Japan and the US: The Bigger Picture

Nothing but Net: Fighting the Scourge of Malaria

Mosquito-Net

A local African woman enjoys the safety of a Sumitomo net

Malaria claims the lives of 460,000 Africans each year. Fortunately, an invention from Japan-based Sumitomo Chemical has made a big difference in stopping the mosquitoes that spread malaria. It is one of many success stories from Japanese companies that are committed to working hand-in-hand with local Africans to save lives, develop physical infrastructure and human capital, and create sustainable economic growth for a vibrant Africa.

Sumitomo Chemical developed a technology that embeds insecticide directly in the fiber of mosquito nets. It is so effective at preventing malaria that it has earned a seal of approval from the World Health Organization. Unlike other mosquito nets, Sumitomo’s Olyset Net doesn’t easily fray into holes, and uses insecticide technology that repels and kills mosquitos for up to five years. These mosquito nets are also helpful in the ongoing efforts to eliminate Zika by killing the day-biting mosquitos that spread the virus.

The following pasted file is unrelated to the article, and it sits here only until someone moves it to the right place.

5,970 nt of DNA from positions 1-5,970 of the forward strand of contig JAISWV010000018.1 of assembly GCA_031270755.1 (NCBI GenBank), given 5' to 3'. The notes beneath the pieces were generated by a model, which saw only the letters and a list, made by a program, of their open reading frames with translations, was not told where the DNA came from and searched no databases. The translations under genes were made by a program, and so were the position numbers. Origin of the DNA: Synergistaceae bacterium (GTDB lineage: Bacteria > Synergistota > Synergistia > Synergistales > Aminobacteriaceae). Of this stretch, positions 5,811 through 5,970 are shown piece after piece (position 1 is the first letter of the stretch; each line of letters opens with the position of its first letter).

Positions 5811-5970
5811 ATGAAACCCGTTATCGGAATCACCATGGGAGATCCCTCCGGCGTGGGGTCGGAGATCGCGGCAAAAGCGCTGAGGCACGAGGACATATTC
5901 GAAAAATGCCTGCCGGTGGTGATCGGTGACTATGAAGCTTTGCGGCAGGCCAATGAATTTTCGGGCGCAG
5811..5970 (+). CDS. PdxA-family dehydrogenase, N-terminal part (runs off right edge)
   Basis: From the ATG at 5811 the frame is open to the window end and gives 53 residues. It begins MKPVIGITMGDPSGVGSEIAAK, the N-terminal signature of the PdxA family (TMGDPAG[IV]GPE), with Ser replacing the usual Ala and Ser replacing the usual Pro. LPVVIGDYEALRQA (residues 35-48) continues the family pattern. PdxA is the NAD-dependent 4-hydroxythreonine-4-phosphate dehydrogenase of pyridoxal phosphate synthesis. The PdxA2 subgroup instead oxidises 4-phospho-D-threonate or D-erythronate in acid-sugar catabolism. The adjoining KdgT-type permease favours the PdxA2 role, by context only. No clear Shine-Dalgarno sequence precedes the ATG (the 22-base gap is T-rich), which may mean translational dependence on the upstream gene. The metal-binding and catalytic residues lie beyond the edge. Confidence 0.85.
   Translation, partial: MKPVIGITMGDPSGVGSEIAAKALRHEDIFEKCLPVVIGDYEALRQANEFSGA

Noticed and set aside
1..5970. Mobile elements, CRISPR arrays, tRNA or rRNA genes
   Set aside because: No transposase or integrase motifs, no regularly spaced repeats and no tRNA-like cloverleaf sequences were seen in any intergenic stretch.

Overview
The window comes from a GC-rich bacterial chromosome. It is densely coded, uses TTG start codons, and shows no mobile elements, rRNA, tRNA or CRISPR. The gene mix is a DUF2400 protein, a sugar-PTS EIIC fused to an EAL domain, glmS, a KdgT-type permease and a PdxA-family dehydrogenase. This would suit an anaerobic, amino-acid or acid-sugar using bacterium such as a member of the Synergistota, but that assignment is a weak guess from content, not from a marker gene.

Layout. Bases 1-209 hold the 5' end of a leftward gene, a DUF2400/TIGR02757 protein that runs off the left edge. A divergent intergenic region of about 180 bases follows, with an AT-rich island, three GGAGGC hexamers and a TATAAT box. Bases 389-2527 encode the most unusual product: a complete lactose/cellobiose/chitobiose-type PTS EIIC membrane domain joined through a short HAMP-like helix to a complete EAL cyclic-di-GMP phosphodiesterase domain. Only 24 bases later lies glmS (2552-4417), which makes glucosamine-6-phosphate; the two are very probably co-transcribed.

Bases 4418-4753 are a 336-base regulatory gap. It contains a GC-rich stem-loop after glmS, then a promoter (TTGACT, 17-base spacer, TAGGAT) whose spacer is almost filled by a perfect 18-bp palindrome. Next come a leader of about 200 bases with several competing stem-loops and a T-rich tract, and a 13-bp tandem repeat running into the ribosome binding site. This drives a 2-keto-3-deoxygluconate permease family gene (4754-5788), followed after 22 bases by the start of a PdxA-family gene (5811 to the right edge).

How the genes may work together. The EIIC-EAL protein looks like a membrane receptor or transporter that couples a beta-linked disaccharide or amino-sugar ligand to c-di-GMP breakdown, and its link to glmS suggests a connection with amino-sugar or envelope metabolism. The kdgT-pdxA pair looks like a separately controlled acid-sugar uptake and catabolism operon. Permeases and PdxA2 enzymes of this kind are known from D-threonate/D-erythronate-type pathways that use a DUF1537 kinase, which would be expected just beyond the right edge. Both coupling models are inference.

Representative of Japan’s long-term commitment to Africa, Sumitomo Chemical felt that their nets should be produced where they were needed –in local African communities – to create jobs for and improve the technical skills of local people. Sumitomo Chemical has jumpstarted a vibrant homegrown ecosystem for producing nets in Tanzania by partnering with A to Z Textile Mills, a family-owned manufacturer in Arusha, Tanzania. “We created 7,000 jobs, and 90 percent of the jobs were filled by women,” says Sumitomo strategic communications and marketing manager Adam Flynn.

In 2003, the company produced 3 million nets a year but boosted that number to 30 million nets by 2009. Each locally produced net is a symbol not just of a potential life saved but also of a life forever changed by exposure to the technical skills, community empowerment, and business culture unique to Japan. As the Sumitomo example shows, preventing the loss of lives is only the first step to a vibrant Africa; Japan has also shown a long-term commitment to the human security and infrastructure development that Africa needs to shine.

revised Noguchi graphic 2